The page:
Peacebuilding and the Arts

 
 
Palgrave Macmillan (Verlag)
  • erschienen am 19. November 2019
  • |
  • XXII, 483 Seiten
 
E-Book | PDF mit Adobe DRM | Systemvoraussetzungen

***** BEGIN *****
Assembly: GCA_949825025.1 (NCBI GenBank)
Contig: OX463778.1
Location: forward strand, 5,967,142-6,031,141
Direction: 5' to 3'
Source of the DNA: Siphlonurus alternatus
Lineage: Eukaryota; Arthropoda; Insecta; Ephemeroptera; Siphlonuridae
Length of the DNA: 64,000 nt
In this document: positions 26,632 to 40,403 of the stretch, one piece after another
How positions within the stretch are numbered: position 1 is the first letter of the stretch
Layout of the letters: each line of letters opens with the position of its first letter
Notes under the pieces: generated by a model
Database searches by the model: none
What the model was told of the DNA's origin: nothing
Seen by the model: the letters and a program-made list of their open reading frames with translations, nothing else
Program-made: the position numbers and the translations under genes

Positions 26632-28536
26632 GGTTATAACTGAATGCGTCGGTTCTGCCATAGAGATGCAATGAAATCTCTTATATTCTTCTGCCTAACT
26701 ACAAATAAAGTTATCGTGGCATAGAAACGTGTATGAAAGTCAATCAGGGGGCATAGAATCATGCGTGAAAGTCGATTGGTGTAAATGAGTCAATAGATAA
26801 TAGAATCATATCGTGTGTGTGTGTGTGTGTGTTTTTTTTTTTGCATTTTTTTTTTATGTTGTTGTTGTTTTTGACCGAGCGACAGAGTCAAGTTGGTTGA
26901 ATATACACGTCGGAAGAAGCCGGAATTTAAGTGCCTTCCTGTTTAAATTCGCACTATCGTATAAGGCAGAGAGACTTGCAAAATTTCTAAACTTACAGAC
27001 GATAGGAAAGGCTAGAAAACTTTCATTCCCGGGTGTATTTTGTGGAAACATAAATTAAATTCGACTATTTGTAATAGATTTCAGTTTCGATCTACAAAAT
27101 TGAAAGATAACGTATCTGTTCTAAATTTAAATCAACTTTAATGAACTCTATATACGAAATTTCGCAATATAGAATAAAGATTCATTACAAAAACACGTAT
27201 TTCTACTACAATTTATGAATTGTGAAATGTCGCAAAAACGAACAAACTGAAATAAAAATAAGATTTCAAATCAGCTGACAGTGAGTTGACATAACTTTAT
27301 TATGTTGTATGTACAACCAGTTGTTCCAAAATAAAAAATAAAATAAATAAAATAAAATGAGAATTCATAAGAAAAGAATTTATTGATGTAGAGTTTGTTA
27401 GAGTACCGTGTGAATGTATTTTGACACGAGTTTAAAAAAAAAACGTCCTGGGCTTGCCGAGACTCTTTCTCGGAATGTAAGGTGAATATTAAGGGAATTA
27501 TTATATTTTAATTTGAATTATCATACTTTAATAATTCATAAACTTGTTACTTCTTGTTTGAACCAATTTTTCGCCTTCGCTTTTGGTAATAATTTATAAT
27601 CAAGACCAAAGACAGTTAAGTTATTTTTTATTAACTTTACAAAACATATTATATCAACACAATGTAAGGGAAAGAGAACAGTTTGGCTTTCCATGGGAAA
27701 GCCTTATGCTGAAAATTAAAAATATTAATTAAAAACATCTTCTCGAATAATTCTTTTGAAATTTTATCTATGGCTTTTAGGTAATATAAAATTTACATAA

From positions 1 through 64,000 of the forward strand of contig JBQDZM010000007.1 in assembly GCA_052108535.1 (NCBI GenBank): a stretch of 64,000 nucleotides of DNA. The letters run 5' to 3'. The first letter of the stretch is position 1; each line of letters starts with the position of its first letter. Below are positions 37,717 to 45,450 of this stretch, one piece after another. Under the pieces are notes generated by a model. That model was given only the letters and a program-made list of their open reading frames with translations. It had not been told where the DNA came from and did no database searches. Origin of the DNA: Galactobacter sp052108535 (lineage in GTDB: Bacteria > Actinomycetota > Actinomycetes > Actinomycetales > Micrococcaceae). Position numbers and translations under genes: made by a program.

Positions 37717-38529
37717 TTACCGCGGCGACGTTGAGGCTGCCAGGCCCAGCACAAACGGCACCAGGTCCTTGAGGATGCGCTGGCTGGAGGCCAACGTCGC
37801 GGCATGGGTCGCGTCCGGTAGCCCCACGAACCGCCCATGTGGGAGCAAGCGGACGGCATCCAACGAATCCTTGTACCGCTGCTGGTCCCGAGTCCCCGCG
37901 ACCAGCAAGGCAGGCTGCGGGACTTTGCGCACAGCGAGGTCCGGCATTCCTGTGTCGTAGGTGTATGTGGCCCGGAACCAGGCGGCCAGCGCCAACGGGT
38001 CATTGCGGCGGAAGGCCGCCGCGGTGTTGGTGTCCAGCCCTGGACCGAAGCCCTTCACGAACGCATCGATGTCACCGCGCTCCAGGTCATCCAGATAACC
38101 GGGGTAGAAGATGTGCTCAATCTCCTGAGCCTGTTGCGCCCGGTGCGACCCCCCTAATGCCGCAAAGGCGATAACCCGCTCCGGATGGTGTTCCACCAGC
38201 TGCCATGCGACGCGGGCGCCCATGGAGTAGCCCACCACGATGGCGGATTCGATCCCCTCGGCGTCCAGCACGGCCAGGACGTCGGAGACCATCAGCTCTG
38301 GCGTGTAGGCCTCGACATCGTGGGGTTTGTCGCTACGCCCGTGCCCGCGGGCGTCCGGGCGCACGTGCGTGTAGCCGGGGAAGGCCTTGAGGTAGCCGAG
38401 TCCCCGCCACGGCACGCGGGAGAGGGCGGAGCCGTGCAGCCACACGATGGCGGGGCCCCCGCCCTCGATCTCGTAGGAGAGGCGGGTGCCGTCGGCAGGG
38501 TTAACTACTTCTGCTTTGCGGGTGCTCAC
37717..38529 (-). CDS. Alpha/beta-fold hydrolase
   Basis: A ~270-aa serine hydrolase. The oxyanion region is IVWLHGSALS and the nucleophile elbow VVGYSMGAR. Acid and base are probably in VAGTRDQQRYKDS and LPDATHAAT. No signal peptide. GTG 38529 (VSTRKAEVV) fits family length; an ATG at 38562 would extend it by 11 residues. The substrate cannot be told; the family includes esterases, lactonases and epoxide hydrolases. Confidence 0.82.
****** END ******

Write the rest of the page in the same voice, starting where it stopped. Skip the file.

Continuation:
E-Book | PDF mit Wasserzeichen-DRM | Systemvoraussetzungen
978-3-030-17875-8 (ISBN)